A performance of Romeo and Juliet – where it happened

Tom Chambers as Bobby in Crazy For You. Picture by Richard Davenport

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The Kings theatre in Southsea has been entertaining theatregoers since 1907 and now it is spreading its wings abroad to promote Portsmouth.

In its aspiration to show off the city to the world, the theatre has teamed up with an Italian playhouse – Teatro Stabile Verona.

As a part of their partnership the two theatres are set to produce a professional outdoor production of Romeo and Juliet.

Chief executive David Cooper said: ‘It will be sited in Juliet’s courtyard underneath the balcony.

‘I don’t think that there is a better place to stage a production of Romeo and Juliet.’

‘The actors are going to perform initially in the courtyard and then move up to the terrace which is gorgeous.’

The artistic director at Teatro Stabile, Paolo Valerio, will direct the production which will start in June.

‘There will be eight weeks of Italian and then three weeks in English which will be performed by the actors who we take over,’ said Mr Cooper.

The Italian cast has been filled with recognised names from the country’s theatre scene to attract crowds from far and wide.

‘We want to promote the experience which is why we are looking at getting young professionals,’ added Mr Cooper.

‘It will provide them the opportunity to participate in something completely different.’

The friendship was formed after the Kings’ youth theatre visited the area last summer.

Mr Cooper said: ‘We are also partnered with a youth theatre in Verona which is beneficial for the young actors.

‘While they were out their they also did some workshops with our partnering theatre.

‘After the trip to Verona they contacted us and were excited about partnering with us.’

Through their ongoing relationship the theatres have swapped ideas on how they work and the programme of plays that they have to offer.

‘We are starting to get a different viewpoint because we find, especially with the European placements, that they provide a totally new outlook on theatre,’ added Mr Cooper.

‘It is interesting to see how they work, how they are funded and their structure – it is a very different way of working to us.

‘Verona were very keen to work with us because of what they perceive to be our strength in marketing and the commerciality of the way we work.’

To exchange more than ideas the Kings Theatre Trust is hoping to send over produce from Portsmouth.

‘We held an Italian day at the theatre where we contacted businesses from the region and they sent over local produce handmade pasta, wine, chorizo and peppers,’ said Mr Cooper.

‘I then had the idea to do the same – so taking Portsmouth to Verona.’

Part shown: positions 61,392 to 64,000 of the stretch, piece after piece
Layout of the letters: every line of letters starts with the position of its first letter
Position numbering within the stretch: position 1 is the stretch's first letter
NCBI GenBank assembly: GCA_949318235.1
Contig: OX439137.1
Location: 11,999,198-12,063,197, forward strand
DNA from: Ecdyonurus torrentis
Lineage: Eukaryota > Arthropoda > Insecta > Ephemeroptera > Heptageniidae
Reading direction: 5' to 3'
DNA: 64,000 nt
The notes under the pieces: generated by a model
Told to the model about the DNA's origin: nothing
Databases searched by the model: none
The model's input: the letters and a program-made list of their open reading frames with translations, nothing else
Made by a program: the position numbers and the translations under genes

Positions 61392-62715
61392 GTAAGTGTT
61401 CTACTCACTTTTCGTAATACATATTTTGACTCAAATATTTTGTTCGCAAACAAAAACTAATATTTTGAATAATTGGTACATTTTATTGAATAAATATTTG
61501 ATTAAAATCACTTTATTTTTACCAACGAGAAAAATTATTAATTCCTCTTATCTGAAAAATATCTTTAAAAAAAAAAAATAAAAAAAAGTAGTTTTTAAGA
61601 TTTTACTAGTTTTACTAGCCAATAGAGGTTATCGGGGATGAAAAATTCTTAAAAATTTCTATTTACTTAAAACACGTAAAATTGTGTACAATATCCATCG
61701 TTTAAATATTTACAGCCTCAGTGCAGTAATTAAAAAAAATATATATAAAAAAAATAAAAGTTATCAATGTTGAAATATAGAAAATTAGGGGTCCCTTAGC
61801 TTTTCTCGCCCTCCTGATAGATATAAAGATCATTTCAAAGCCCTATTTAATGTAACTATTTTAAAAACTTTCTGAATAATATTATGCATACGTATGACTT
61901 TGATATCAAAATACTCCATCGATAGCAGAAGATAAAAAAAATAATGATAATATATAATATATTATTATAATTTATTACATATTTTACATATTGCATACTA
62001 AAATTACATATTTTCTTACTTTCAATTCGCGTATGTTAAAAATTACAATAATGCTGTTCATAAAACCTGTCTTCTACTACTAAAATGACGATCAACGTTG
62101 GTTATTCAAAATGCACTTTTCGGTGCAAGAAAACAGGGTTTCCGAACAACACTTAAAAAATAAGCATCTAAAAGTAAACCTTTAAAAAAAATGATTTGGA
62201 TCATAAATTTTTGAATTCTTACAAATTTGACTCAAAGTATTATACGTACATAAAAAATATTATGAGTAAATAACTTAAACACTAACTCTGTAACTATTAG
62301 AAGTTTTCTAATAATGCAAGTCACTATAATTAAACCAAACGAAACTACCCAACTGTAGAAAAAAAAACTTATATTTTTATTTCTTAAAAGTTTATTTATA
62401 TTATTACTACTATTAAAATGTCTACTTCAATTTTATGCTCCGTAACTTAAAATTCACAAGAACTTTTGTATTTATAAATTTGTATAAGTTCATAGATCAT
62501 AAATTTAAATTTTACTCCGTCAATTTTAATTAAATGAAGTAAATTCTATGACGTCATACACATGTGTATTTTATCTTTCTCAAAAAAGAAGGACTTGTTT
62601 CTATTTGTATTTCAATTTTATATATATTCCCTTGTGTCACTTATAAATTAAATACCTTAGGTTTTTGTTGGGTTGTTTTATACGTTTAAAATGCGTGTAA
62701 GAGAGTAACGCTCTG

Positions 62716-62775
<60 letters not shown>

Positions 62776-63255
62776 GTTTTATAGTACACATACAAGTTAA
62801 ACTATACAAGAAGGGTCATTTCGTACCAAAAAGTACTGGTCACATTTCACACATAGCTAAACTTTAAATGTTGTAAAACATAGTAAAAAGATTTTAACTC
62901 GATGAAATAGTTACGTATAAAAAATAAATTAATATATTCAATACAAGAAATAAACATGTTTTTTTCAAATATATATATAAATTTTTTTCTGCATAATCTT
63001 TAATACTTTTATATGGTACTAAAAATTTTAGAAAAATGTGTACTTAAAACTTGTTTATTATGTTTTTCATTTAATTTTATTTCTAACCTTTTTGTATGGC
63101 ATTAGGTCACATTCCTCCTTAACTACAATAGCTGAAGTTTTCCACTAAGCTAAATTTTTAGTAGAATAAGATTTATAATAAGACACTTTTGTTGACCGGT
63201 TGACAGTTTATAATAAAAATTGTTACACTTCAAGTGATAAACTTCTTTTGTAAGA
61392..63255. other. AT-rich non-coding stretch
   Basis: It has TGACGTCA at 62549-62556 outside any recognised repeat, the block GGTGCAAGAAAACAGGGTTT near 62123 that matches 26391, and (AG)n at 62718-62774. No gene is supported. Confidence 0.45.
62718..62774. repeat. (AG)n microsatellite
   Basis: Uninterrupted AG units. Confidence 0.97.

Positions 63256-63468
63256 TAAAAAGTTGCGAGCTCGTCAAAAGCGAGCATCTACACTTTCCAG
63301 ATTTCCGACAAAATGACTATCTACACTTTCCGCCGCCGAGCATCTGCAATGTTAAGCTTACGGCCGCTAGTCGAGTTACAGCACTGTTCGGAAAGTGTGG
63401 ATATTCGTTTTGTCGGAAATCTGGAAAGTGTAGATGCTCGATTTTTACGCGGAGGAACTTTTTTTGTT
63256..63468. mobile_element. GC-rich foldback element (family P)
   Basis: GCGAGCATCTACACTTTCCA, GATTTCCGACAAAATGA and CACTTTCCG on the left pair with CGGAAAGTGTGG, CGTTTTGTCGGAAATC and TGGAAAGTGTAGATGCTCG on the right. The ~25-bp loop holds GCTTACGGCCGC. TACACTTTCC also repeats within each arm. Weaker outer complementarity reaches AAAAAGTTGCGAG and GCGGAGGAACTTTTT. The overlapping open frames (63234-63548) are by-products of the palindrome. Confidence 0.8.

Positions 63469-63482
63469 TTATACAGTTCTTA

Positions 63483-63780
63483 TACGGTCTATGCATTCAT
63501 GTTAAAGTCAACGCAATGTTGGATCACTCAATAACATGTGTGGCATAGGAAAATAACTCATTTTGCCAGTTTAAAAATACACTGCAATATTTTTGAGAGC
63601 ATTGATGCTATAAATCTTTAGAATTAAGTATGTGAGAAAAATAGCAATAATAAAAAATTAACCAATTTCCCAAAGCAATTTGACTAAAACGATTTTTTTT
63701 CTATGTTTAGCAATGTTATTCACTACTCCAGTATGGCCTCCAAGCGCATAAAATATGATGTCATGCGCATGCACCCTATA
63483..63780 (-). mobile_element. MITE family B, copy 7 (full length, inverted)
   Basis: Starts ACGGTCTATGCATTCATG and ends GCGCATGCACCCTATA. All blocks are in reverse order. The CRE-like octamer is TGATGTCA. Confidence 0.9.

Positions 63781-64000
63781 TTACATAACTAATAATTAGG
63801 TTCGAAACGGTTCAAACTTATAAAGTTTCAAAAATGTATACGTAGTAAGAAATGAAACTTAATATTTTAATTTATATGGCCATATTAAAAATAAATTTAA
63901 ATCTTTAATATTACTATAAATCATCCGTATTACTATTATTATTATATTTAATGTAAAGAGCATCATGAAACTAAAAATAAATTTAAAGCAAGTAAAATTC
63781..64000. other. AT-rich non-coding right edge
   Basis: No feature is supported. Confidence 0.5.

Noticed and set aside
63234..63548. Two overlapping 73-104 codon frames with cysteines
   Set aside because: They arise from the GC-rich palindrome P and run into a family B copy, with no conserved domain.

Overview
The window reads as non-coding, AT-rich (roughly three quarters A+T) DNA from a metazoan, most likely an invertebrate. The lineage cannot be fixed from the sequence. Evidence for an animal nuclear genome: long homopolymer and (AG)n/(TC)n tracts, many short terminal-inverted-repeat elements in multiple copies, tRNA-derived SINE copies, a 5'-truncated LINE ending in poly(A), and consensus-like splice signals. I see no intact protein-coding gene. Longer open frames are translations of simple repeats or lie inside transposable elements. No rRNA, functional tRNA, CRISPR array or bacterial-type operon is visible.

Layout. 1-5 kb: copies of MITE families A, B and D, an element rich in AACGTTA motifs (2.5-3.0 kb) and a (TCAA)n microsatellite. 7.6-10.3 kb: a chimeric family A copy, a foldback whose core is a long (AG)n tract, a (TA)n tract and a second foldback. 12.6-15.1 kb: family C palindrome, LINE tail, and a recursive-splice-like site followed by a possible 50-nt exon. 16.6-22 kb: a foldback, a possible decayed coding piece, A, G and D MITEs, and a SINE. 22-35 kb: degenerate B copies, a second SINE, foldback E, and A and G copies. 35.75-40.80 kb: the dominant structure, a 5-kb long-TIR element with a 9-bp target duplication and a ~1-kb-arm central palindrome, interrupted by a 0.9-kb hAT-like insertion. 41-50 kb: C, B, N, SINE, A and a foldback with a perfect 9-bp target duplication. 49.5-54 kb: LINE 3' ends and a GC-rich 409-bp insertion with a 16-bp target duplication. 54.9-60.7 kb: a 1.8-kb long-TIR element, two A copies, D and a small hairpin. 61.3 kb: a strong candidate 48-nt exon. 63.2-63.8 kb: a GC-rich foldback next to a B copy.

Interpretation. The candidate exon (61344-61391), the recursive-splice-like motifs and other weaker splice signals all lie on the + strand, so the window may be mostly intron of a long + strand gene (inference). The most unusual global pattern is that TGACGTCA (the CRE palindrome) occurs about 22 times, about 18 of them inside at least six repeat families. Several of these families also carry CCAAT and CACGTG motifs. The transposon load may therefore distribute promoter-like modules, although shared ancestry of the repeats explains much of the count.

Mr Cooper also aims to share the significance of Dickens, Conan Doyle and Shakespeare to Portsmouth with Verona, and staff at the Kings hope to build a cultural understanding between the two countries.

‘It is to try to create some connections and to exchange cultural ideas,’ he said.

‘We decided to do this now as a part of the progression of the theatre, we’ve never really been in the position to be able to do something like this.

‘And we didn’t have the presence that we now have which is a reflection on Portsmouth and the theatre.’

To make Portsmouth more accessible to the tourist market David asked a previous exchange student to translate the Visit Portsmouth Guide into Italian.

‘Michaela, who came to us from Verona as a part of the Erasmus programme went back to Italy and decided to do this for us,’ he said.

‘This was what we needed to promote Portsmouth as a mechanism to get other theatres around the world to partner with us.

‘She is now helping us strengthen our ties with Verona as she is working with the theatre.’

After its run in Verona, Portsmouth audiences will be able to watch the production of Romeo and Juliet when it is staged at the Kings.

The theatre first decided to branch out onto the international stage scene when it paired up with Fermo in Italy.

‘Three years ago we twinned with Teatro dell’ Aquila which is in a small town of 30,000 people but it has a beautiful 1,000-seat theatre and a gorgeous Roman amphitheatre, said the Kings theatre chief executive David Cooper.

‘To promote Portsmouth culture further we are thinking about sending our youth theatre to do a mini tour – we have been speaking to the regional arts body there about co-ordinating with youth theatres in Fermo.’

The theatre is twinned with Italian theatres in Fermo, Verona and Naples and Caen in France.